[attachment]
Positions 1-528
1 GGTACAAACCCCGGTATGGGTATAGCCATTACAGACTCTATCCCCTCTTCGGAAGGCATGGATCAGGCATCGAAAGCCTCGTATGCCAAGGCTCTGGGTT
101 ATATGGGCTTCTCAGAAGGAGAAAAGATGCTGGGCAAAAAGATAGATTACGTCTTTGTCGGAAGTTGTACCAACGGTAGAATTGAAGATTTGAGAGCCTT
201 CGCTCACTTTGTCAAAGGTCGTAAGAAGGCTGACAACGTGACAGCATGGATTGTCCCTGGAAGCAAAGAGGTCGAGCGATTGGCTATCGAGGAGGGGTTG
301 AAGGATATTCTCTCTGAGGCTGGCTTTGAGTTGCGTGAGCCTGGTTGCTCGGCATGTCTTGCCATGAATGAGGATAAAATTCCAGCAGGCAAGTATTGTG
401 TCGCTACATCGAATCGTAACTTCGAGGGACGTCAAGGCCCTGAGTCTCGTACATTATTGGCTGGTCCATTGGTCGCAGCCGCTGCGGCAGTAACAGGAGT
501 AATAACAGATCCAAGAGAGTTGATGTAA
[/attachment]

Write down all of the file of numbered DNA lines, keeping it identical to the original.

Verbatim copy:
Positions 1-528
1 GGTACAAACCCCGGTATGGGTATAGCCATTACAGACTCTATCCCCTCTTCGGAAGGCATGGATCAGGCATCGAAAGCCTCGTATGCCAAGGCTCTGGGTT
101 ATATGGGCTTCTCAGAAGGAGAAAAGATGCTGGGCAAAAAGATAGATTACGTCTTTGTCGGAAGTTGTACCAACGGTAGAATTGAAGATTTGAGAGCCTT
201 CGCTCACTTTGTCAAAGGTCGTAAGAAGGCTGACAACGTGACAGCATGGATTGTCCCTGGAAGCAAAGAGGTCGAGCGATTGGCTATCGAGGAGGGGTTG
301 AAGGATATTCTCTCTGAGGCTGGCTTTGAGTTGCGTGAGCCTGGTTGCTCGGCATGTCTTGCCATGAATGAGGATAAAATTCCAGCAGGCAAGTATTGTG
401 TCGCTACATCGAATCGTAACTTCGAGGGACGTCAAGGCCCTGAGTCTCGTACATTATTGGCTGGTCCATTGGTCGCAGCCGCTGCGGCAGTAACAGGAGT
501 AATAACAGATCCAAGAGAGTTGATGTAA